A wide variety of marine species can coexist with Xenia corals. They can cohabit with any reef-safe species, clownfish included.
Fragging or Propagating
It’s simple to frag Xenia coral. Because it will grow over almost any substrate, the quickest way to frag it is to put some live rock debris or shells next to it, and the colony will bloom straight onto your planned frag substrate.
Snip or pull away the rubble to create an easily transportable frag to grow a colony in a different part of the tank or to give to a friend. You can also cut the Xenia colony off with a blade to trim it.
It may be difficult to adhere a coral cutting to a substrate, but you could use a toothpick, rubber band, or even a plastic container to help it rest naturally on some debris.
The Xenia genus is prone to a cyclical death corresponding to lunar events. Some colonies may be saved by clipping the tops of dying colonies and allowing them to establish independently.
Keep an eye out for a small crab that takes on the hue of your Xenia. The Xenia crab is frequently found in pairs on top of the closed heads at night, slowly eating away at the pulse coral. Polychaete worms can eat your Xenia as well.
The Xenia species does not travel well. They create a lot of mucus when they are anxious, which attracts bacteria that become trapped in the transportation container and eat the xenia.
However, they can be shipped dry for short distances and under conducive weather conditions for no longer than 12 hours. This helps keep bacteria levels down from the mucus they create.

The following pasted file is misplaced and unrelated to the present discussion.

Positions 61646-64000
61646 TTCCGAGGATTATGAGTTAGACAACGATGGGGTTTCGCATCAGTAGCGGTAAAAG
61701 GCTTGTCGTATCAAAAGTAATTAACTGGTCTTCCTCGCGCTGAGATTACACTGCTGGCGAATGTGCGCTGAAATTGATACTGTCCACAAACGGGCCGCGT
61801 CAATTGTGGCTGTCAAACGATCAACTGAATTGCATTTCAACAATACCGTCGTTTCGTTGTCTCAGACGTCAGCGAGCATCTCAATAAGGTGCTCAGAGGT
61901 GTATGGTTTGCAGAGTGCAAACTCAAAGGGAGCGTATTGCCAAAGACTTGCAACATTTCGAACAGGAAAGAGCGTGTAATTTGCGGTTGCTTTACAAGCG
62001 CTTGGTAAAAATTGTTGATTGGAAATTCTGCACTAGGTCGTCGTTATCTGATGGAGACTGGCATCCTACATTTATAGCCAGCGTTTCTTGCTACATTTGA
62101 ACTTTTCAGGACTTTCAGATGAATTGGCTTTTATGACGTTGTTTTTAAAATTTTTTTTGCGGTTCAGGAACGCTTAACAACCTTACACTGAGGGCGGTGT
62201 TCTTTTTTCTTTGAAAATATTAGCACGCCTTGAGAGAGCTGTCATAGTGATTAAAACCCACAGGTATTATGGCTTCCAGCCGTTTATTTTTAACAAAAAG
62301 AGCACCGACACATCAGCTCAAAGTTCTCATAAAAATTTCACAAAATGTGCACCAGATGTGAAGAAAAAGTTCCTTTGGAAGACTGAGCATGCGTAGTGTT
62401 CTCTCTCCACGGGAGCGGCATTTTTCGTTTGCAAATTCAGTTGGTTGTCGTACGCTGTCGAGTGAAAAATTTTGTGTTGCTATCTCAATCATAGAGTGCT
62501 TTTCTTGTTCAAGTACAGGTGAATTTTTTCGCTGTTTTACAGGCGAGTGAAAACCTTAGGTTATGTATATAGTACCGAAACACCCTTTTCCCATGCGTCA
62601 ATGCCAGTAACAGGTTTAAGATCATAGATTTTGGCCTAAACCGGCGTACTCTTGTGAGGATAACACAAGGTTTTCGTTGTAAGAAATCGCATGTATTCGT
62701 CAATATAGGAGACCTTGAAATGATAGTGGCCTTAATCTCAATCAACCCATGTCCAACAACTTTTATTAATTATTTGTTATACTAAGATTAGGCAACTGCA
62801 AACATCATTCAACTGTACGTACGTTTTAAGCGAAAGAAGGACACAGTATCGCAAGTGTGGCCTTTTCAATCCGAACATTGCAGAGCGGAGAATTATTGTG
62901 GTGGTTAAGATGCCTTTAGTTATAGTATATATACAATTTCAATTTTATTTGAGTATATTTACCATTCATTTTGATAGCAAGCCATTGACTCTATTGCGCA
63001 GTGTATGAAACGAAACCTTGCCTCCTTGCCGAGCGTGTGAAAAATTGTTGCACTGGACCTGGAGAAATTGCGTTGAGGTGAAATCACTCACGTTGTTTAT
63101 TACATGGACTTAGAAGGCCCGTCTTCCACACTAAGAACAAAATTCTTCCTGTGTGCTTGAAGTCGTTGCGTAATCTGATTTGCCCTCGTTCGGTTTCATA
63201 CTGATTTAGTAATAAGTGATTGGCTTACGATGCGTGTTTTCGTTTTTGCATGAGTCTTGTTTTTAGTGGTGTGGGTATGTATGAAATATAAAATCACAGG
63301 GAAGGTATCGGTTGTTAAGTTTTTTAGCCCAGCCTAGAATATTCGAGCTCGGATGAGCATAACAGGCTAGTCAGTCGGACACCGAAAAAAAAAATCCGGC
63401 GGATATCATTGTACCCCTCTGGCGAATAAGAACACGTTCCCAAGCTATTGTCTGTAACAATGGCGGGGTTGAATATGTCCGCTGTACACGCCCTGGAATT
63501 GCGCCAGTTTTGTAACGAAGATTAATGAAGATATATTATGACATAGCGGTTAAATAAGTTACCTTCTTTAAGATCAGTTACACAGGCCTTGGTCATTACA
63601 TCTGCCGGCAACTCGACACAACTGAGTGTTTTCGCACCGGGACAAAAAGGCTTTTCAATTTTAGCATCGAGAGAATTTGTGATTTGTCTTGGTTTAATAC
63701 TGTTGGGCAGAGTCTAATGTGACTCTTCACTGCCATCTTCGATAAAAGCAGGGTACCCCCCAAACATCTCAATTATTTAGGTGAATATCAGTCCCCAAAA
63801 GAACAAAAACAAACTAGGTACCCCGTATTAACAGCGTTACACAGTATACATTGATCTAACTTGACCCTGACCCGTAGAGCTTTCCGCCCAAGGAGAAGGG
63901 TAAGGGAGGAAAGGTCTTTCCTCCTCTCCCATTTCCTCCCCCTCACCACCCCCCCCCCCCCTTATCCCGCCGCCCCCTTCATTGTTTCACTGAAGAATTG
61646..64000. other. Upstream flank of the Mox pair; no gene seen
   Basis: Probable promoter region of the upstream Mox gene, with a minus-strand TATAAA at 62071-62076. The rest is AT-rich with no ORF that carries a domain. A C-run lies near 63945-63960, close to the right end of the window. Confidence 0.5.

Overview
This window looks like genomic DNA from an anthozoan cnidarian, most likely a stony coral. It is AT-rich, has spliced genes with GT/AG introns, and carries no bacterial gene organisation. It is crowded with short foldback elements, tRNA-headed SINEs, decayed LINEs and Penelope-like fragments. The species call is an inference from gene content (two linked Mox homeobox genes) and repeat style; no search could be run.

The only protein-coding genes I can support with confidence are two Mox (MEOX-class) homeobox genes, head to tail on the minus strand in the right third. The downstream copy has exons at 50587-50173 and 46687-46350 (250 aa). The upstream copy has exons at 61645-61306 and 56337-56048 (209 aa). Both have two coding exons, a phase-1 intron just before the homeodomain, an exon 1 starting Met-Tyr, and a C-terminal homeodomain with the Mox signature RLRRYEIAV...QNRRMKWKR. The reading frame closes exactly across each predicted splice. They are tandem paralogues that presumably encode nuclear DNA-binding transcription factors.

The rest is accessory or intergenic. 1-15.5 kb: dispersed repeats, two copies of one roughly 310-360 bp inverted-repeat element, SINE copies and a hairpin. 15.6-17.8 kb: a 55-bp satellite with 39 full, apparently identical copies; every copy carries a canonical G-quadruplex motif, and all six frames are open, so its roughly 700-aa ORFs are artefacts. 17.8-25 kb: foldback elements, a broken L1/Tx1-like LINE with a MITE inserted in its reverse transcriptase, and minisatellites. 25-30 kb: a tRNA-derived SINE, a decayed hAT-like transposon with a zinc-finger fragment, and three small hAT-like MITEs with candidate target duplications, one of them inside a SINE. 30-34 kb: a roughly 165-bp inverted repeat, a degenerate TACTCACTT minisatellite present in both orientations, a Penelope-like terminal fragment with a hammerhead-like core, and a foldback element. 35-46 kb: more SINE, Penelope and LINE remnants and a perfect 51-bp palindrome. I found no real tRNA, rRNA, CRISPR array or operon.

The coral will still produce the protective mucus layer, but the advantage is that they will not be exposed to contaminated shipping water.
Xenia Coral Pros
- The pulsating Xenia coral is tough and adaptable to various aquarium environments.
- Fragmentation is simple.
- It is non-aggressive coral.
Xenia Coral Cons
- It may be incredibly hardy in certain tanks, while it may be difficult to develop in others.
- It may grow so quickly that you mistake them for weeds.
What Do I Feed Xenia Coral?
Since Xenia coral feeds itself via photosynthesis, there is no need for direct feeding.
Although stable water parameters are essential, greater phosphates and nitrates can speed up the growth of a Pulsing Xenia coral.
Do Xenia Corals Close at night?
Yes, it is very normal for Xenia corals to close up at night.
They eventually open back up and continue pulsing.
Why Is My Xenia Coral Dying?
Your pulsing Xenia could be dying for a variety of reasons.
Examine your water parameters first. Second, there could be issues with your aquarium’s lighting. Third, poor water quality could be why your Xenia coral is dying. Finally, it could be deficient in certain nutrients.
Where Should I Place My Xenia Coral In My Tank?
Your Xenia coral can be placed almost anywhere.
You should be aware that these corals need moderate to low lighting so you should place them near the bottom or darker areas of your tank especially if you have a bright aquarium.
Xenia coral is an intriguing reef that will give your aquarium a beautiful look.
Xenia coral is a fantastic option for new hobbyists and with the correct conditions in place, the coral will thrive and live a long life!